It’s official. I’ve altered a few settings and Bayflicks.net is just a blog. I’ve removed links to the weekly schedules, and added links and categories. Most of my entries are uncategorized, but not the new ones.
In the meantime, there’s a lot of festivals on the way. Here are five of them:
The 11th International Latino Film Festival opens November 2nd and runs through the 18th at 16 venues around the Bay Area (plus two in Sacramento). As with most festivals, in opens at the Castro. Highlights include a documentary on Diego Rivera, a fictional take on the life of Cuban musician Benny Moré, and The City of Photographers, about photojournalists who recorded the turmoil of Chile under Pinochet. LGBT selections include Glue- historia adolescente en medio de la nada, and the black comedy Chuecatown.
Then, on November 8, the combined 2007 Korean American Film Festival and Asian Film Festival opens at the Castro with the historical epic Genghis Khan: To the Ends of the Earth and Sea. The festival then moves to the 4Star, with a few screenings at the San Francisco State University. With the marketing slogan “Extraordinary Cinema from Asia: Classic to Contemporary,” the festival will screen Korean war dramas (made soon after the war), Hong Kong action films, and Ruan Lingyu’s 1934 silent, The Goddess–apparently without live accompaniment. The festival returns to the Castro on November 18 for the closing night.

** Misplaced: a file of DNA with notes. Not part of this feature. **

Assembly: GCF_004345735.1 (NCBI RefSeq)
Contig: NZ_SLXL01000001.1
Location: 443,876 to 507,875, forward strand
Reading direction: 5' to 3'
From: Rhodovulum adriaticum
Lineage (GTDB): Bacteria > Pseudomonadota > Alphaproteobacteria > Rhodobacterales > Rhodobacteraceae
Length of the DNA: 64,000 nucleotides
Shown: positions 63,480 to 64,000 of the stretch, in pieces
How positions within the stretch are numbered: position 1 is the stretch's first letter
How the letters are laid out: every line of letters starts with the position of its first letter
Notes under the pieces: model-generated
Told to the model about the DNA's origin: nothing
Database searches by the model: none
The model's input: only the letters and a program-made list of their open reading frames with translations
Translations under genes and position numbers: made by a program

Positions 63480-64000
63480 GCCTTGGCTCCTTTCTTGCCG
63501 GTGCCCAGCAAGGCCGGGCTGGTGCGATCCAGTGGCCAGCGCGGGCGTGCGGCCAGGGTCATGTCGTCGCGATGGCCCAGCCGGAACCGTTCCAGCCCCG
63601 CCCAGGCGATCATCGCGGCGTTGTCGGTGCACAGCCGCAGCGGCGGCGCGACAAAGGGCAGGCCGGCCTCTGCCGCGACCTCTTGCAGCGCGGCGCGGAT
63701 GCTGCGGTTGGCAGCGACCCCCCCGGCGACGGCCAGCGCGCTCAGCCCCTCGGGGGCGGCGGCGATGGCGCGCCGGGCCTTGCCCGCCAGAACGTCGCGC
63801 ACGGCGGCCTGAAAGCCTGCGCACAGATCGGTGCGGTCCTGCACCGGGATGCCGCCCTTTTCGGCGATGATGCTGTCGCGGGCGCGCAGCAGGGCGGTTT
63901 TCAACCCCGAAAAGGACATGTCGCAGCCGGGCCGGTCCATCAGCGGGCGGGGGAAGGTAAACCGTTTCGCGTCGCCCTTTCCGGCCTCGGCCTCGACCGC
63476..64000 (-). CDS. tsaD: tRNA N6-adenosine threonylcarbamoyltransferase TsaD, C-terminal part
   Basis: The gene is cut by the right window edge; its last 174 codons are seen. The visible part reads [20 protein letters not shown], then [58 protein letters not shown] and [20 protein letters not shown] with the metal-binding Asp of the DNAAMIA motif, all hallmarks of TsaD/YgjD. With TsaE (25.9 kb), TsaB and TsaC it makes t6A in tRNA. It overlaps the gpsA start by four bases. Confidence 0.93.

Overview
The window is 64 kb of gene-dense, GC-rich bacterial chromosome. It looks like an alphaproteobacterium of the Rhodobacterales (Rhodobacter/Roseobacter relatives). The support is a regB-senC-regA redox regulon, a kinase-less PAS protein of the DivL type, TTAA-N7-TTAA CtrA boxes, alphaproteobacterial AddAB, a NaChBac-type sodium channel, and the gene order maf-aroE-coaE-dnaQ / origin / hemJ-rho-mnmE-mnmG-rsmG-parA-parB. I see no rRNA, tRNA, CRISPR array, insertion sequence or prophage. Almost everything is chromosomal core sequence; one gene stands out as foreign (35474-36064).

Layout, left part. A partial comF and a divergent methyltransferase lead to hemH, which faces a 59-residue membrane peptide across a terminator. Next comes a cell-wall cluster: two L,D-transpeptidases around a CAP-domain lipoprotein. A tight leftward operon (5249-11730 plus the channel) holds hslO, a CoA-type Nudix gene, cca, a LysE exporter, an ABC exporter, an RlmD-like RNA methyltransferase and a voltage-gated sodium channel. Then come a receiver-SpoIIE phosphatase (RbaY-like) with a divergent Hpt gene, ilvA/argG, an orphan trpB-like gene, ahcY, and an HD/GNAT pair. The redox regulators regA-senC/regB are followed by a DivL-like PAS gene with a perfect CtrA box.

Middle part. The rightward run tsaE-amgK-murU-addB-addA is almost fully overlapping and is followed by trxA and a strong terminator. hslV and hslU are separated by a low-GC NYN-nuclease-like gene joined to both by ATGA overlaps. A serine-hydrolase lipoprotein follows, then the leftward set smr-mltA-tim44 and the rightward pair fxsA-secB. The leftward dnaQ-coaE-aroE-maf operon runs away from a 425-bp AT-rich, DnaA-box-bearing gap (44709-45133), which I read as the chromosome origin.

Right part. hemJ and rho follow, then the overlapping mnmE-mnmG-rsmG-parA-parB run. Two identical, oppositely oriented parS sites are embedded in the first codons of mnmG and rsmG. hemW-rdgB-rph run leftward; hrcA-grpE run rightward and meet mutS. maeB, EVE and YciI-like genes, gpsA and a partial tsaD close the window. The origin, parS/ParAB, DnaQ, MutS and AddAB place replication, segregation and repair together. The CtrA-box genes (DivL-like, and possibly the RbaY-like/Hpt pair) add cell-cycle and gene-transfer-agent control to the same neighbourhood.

The New Italian Cinema series launches its 11th year November 11 at the Embarcadero Center Cinema. Expect a three-film tribute to Francesca Comencini, plus seven features by emerging directors. The films include workplace drama (I Like to Work), romantic comedy (Any Reason Not to Marry?), and a suspense film about possible terrorists (Me, the Other). It ends with an award ceremony on–you guessed it–November 18.
The San Francisco Film Society‘s second annual San Francisco International Animation Festival opens Thursday, November 8 with The Pixar Story, which recently played at the Mill Valley Film festival. It runs through November 11–closing a full week before November 18. Other features include the child-friendly Komaneko: The Curious Cat, billed as “Japan’s first major stop-motion animated film,” and the extremely adult Film Noir. (I haven’t seen any of these films, and have only the SFFS web site to judge these film’s appropriateness for children.) There are several collections of shorts in the program, as well.
Finally, there’s the 3rd i South Asian FIlm Festival, running November 16 through the traditional day for closing film festivals, November 18. Features include the outsourcing documentary John & Jane Toll-free, a comedy about a singing contest called Loins of Punjab Presents, and Sankara–a drama about a monk coming to terms with his inner desires as he restores a temple’s paintings.
Now what will we all do on November 19?